When you see a sale online that has pictures, look at each item closely.  If you see something you are really interested in, take note of if it’s somewhere near a window, if it looks like it’s in the basement or garage, etc.  This will make it easier for you to find right away when you get there before someone else scoops it up.

Tip#3.

For each item you liked in the pictures, have a mental monetary cap.  This just makes it easier so you don’t overpay in the heat of the moment.  Most estate sales will not negotiate on the first day, but will have a “bid box” out.  This is where you can put your bid for certain items.  If it doesn’t sell by the last day of the sale, they will call the highest bid from the “bid box.”  I’ve won a number of cool items this way and I only spent exactly what I thought was fitting for them.

Tip #4.

Pack your bag.  Again.

  • tape measure
  • list of measurements important from your home (window sizes, doorways, nooks needing to be filled with sweet furniture or doodads, etc.)
  • masking tape
  • sharpie
  • cash or card- most estate sales will allow the use of a card for purchases over $50 and usually with a fee.
  • some muscle if you buy big.  Estate sale workers do not usually help load large pieces into a vehicle.  So it’s BYOM-Bring Your Own Muscle. They usually do not mind if you have to come back later to pick up an item.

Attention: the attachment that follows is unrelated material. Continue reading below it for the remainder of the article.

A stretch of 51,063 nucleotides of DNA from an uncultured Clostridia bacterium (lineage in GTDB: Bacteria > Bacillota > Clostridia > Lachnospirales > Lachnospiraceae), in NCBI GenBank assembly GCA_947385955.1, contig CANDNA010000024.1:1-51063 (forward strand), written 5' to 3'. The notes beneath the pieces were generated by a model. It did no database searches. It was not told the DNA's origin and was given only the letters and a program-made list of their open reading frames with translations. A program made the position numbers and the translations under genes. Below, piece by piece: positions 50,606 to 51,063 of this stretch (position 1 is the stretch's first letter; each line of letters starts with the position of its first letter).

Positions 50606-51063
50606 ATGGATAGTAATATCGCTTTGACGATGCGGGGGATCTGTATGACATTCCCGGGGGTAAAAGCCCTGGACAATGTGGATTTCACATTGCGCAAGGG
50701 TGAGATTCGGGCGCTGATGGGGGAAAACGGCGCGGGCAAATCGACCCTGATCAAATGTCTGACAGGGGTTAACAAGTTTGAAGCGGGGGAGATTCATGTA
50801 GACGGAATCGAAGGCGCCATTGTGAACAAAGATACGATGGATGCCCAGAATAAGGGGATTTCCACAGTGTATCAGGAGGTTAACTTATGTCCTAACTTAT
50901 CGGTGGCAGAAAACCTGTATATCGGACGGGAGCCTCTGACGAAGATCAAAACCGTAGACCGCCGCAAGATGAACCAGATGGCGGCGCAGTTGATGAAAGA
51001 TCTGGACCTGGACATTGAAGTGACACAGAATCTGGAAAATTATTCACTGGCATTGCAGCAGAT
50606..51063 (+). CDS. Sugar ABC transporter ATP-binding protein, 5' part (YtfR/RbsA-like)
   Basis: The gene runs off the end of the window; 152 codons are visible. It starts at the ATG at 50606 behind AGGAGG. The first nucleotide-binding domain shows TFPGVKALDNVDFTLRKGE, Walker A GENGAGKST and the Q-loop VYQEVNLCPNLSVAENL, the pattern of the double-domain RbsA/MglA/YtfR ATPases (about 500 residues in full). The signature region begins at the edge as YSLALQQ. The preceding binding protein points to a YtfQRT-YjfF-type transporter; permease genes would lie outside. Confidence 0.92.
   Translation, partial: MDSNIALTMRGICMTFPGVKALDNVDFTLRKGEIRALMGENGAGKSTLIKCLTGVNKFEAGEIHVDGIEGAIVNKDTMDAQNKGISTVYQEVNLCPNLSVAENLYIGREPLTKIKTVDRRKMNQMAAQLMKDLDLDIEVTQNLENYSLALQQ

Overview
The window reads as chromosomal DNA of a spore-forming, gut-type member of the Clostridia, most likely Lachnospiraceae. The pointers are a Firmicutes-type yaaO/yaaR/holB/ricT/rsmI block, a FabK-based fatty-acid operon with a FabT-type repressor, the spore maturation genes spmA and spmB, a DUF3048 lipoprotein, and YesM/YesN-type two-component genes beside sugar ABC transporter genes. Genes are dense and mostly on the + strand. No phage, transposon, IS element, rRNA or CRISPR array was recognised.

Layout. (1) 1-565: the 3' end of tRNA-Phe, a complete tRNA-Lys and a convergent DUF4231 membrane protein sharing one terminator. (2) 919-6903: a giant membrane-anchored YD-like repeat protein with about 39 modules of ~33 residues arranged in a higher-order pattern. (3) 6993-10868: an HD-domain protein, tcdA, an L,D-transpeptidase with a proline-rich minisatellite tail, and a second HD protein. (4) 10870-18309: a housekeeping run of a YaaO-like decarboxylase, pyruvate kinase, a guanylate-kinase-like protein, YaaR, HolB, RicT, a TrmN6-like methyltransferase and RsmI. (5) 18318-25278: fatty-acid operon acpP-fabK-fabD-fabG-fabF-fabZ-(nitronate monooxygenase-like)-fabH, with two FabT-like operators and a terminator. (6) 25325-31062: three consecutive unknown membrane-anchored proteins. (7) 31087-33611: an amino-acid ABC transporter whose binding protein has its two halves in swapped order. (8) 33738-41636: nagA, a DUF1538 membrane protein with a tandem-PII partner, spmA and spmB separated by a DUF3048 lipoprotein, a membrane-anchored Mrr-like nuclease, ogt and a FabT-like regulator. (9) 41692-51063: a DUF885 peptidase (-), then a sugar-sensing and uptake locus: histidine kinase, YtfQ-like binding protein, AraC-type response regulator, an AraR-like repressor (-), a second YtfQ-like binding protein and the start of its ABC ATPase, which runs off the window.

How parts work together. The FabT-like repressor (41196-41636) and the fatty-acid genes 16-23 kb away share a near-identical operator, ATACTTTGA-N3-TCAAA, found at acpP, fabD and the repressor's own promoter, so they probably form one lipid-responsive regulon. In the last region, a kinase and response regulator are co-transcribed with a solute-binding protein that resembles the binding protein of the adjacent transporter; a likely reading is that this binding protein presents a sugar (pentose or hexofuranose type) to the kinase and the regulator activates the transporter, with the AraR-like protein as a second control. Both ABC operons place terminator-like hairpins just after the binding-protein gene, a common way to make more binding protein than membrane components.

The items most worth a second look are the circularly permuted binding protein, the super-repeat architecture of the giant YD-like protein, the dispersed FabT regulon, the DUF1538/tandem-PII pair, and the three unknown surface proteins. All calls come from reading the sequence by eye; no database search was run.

Tip #5.

The early bird gets the sweet items.

IMG_4427Get there early.  Note whether or not the sale says it will have a sign up sheet or not.  If it does, it will usually say something like, “Sign up starts at 8:00 a.m, sale promptly at 9:00a.m.”  This just means that you can get there at 7:45 a.m, wait until 8:00a.m, put your name on the sheet, then go have coffee until 8:55 a.m, then get back and be the first in the door.  Sweet deal huh?  I love sign up sheets.

Tip #6.

Location, location, location.

Remember when I said  before, note where the items you really want are.  These are the places you will try to hit up first.  If you decide you want the item.  Stick a “sold” sticker on it and move on.  It’s best to make a quick lap of the house, scooping up the small things you are interested in before digging into stacks of books, records, or dishes, etc.  People are ruthless at these things, watch out flying for elbows.

antique market, flea market and estate sale tips and tricks

So, all in all, I hope these tips make you a more efficient junker.  I know from experience that they have helped me get some great deals and have an awesome time doing it.  This is just my style though.  I like reusing and repurposing as much as I can.  New is boring and just not as much fun as digging in looking for that “one of a kind” thing.

Do you have any junkin’ tips?  What’s your favorite place to scoop up some great deals?